Asian Press Group banner 728x90Indra and Thales have signed an agreement to collaborate in the area of defence, with the aim to accelerate the development of cutting-edge European technologies and leverage synergies to compete in Spain and international markets.

Both companies want to take advantage of the business opportunities that are arising both nationally and internationally, especially those related to radar systems, cybersecurity, communications systems and simulation.

In the field of cyber defence, both companies will strengthen collaboration in EU-driven programmes such as AIDA (Artificial Intelligence Data Analysis), as well as other initiatives with European and international customers.

In the area of communications systems, in which both companies have previously worked together, they will continue to reinforce their collaboration in terms of synergies and technological complementarities.

To promote these actions, a joint Steering Committee will be created to define the strategy, analyse opportunities and set up specific working groups.

Indra’s CEO, José Vicente de los Mozos, said: “We are living in a true technological revolution in which advances are happening at breakneck speed. Industrial collaboration is absolutely critical for Europe to maintain its leadership and have a voice in deciding where our future is going. This agreement is about finding synergies, delivering better systems and developing new state-of-the-art technologies.”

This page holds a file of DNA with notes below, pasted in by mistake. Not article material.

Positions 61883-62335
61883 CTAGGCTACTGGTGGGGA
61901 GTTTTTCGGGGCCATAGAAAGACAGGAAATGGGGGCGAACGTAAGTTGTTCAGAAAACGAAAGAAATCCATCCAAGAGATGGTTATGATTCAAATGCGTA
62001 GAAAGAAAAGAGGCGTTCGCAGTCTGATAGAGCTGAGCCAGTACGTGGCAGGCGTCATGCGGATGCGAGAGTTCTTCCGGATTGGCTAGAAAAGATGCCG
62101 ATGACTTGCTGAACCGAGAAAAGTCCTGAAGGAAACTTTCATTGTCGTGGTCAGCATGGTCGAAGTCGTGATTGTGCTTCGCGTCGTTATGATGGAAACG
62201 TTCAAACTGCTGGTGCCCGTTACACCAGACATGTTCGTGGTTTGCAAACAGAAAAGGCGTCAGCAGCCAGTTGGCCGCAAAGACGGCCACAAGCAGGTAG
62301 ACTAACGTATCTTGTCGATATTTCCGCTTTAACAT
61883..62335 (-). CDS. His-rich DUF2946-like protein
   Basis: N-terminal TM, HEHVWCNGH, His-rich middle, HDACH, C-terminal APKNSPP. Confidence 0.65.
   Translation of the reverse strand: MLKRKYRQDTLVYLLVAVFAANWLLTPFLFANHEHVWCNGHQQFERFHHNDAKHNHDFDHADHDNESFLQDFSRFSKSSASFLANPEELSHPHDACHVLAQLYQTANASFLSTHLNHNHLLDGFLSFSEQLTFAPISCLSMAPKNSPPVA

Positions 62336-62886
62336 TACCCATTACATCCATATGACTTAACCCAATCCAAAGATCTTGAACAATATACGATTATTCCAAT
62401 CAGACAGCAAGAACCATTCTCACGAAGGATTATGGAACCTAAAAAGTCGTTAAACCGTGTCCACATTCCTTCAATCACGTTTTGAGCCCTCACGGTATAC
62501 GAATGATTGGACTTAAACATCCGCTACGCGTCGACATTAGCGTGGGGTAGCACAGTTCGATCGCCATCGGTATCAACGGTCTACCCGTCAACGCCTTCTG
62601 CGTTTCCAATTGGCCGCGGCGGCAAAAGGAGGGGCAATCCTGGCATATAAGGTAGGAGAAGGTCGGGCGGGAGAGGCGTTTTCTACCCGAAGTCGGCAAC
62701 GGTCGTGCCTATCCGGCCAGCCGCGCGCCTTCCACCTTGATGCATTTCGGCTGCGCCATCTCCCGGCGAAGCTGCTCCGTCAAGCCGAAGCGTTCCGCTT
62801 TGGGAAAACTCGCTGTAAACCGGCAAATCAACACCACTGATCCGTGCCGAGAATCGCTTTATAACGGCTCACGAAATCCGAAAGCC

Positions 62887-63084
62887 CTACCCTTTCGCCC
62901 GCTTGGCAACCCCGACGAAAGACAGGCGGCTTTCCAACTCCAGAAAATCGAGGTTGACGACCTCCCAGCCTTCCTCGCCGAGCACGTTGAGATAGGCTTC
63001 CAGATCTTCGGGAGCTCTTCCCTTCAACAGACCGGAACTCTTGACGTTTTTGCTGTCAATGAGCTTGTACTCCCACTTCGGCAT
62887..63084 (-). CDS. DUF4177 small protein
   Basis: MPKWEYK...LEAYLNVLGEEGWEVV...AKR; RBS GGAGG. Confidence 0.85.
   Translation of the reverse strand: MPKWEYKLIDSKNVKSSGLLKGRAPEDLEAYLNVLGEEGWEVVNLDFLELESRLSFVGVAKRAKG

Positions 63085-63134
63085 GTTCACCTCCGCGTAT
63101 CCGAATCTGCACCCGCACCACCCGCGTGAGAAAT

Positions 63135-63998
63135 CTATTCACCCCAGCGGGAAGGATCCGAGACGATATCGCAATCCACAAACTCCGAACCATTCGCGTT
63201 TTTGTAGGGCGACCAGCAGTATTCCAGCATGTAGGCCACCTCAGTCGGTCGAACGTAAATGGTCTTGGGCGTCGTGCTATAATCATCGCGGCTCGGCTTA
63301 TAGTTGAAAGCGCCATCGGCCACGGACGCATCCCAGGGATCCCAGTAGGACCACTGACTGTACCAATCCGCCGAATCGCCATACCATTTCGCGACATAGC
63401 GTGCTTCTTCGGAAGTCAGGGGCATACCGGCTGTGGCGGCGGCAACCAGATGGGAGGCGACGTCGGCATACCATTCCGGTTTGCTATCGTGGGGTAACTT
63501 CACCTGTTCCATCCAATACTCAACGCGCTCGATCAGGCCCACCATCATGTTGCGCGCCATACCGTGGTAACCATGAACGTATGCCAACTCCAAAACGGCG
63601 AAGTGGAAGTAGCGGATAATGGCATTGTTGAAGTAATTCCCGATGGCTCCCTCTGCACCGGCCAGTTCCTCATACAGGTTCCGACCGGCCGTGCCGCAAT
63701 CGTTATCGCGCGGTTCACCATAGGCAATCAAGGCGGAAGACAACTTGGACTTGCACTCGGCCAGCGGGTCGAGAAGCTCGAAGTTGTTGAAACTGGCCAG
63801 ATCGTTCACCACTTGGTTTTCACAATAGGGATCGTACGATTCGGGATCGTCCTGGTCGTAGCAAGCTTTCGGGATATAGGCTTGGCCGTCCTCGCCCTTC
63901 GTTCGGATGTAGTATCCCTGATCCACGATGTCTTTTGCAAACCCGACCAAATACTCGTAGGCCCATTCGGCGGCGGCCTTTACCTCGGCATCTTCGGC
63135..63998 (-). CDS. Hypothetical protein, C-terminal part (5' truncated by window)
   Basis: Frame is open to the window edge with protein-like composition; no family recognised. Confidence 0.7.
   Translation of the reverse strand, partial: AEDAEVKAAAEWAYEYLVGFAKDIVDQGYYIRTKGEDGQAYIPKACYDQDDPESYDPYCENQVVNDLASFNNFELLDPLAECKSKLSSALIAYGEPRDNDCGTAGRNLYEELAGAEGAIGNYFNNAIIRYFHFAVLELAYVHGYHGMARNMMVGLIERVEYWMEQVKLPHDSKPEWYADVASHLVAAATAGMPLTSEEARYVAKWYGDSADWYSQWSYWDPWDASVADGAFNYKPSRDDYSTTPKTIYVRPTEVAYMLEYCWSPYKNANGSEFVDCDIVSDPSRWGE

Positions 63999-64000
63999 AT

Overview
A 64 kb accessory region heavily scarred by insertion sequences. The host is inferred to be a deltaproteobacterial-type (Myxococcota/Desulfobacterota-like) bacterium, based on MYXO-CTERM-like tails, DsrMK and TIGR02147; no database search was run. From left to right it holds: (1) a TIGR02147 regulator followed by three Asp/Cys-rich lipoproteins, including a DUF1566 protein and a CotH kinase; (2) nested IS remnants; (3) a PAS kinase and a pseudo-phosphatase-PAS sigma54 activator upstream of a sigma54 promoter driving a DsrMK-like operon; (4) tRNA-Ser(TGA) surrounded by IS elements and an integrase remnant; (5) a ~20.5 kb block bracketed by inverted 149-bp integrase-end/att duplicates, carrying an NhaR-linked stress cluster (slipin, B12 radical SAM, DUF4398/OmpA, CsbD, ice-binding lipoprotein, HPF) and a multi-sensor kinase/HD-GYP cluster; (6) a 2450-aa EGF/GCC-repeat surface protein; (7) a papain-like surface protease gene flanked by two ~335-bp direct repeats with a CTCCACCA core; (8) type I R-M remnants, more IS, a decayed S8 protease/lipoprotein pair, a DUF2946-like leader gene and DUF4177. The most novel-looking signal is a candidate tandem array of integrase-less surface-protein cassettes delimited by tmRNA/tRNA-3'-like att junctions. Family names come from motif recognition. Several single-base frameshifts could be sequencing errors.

Thales Senior Executive Vice-President, International Development, Pascale Sourisse added: “Technological changes occur at a non-linear speed, and companies must collaborate and co-create to equip customers with the necessary capabilities in this fast evolving environment. This agreement between Indra and Thales confirms our mutual commitment to combine our complementary strengths in resolute contribution towards a stronger European defence industry.”

The agreement in turn contributes to strengthening the European defence industrial base, one of the declared objectives of the EU’s Security and Defence Policy, which is committed to a more open defence market, capable of rationalising investment and getting the most out of every euro spent on R&D and innovation. This will increase capacity, shorten the time it takes to bring innovation to market and to deliver the new systems that armies demand.


For Editorial Inquiries Contact:
Editor Kym Bergmann at

For Advertising Inquiries Contact:
Director of Sales Graham Joss at

Previous articleRheinmetall to supply Germany with Skyranger 30 on Boxers
Next articleOPINION: Geopolitical volatility brings increased defence budgets


Please enter your comment!
Please enter your name here